When the NFL’s 2015 season kicks off Thursday with the defending Super Bowl champion New England Patriots hosting the Pittsburgh Steelers, every player will be tagged with two quarter-sized RFID chips on their shoulder pads.
The idea? Track how fast players run, or how much distance they’ve covered. The NFL believes these next-generation statistics will enhance the sport.
One top goal behind this technology is to bring NFL action closer to your living room couch, making the game more dynamic through data, says Eric Petrosinelli, general manager of Zebra Sports, the company behind this new technology and that is partnering with the league.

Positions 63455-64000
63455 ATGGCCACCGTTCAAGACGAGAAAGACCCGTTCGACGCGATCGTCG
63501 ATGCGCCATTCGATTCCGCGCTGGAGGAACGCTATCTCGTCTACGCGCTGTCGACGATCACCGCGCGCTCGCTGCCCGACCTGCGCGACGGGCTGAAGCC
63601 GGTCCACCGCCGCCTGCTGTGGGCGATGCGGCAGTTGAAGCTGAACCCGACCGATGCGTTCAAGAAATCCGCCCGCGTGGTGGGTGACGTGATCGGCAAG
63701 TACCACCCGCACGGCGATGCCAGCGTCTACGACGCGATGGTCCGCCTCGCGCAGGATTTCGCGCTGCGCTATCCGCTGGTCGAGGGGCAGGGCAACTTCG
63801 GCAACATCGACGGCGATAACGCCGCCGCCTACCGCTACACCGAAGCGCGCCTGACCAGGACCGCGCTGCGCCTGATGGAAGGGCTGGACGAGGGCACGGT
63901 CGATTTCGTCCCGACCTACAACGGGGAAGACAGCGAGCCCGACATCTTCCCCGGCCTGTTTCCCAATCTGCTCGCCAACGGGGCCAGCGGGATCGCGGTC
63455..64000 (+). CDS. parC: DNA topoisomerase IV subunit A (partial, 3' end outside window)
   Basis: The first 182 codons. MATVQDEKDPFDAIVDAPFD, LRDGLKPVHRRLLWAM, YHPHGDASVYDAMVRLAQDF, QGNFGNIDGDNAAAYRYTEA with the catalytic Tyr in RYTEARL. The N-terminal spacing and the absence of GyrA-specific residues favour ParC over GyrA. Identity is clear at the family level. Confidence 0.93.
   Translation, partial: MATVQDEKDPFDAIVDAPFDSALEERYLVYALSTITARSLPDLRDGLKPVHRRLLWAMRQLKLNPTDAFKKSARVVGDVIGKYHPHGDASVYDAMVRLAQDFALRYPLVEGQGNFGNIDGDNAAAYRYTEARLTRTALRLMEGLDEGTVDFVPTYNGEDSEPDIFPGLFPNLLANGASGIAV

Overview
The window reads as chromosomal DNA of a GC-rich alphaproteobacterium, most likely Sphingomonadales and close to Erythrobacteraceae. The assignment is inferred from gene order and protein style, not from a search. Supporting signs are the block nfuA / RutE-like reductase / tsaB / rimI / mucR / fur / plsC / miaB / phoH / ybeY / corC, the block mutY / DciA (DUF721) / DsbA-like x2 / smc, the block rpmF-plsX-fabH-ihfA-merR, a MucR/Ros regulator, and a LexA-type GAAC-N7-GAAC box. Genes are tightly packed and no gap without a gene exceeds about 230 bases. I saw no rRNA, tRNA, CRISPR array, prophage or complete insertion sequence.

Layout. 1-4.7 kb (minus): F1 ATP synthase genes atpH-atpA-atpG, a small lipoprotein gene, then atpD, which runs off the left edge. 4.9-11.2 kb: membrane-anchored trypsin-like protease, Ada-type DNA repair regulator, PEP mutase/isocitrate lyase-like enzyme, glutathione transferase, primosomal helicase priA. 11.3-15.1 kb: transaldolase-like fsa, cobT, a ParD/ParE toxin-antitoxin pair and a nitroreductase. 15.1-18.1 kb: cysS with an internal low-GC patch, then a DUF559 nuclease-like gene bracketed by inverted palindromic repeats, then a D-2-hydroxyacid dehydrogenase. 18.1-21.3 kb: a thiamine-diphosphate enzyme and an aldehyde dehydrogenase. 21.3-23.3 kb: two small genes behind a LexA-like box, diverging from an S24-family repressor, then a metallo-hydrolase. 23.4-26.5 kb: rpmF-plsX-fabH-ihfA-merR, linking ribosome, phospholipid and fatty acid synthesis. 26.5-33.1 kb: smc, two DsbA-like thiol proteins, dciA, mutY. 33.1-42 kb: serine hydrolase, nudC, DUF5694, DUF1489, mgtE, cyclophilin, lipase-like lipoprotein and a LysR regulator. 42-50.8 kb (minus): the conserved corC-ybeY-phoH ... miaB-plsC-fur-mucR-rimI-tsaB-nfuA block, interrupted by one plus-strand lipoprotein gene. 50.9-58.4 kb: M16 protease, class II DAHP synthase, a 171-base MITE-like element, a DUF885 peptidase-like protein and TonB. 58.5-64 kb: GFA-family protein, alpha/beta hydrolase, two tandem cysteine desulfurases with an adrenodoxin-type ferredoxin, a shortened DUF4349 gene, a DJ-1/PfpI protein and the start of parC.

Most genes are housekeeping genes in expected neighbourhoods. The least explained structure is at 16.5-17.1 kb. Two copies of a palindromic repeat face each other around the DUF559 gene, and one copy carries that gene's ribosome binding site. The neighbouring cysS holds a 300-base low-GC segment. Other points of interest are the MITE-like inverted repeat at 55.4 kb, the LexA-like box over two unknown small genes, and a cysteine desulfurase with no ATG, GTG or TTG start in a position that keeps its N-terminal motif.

“Really, the statistics have not changed much in the last 20 years,” he says. “Now, you are talking about who had the fastest run of the game, or who covered the most distance.”
Stats collected from the sensors also create a more in-depth experience for the fans.
MIT’s Ben Shields says all the new stats certainly have a wow factor, but “data has to help solve a particular challenge, and at the end of the day, for a lot of football fans, is how can I win my fantasy football league and how can my team do better on Sundays?”
Shields says perhaps the best use of the new technology is in player performance. He says teams, and their medical staffs, can monitor how a player recovers from injury or manages pain — a potent tool given teams’ financial investment in their personnel.
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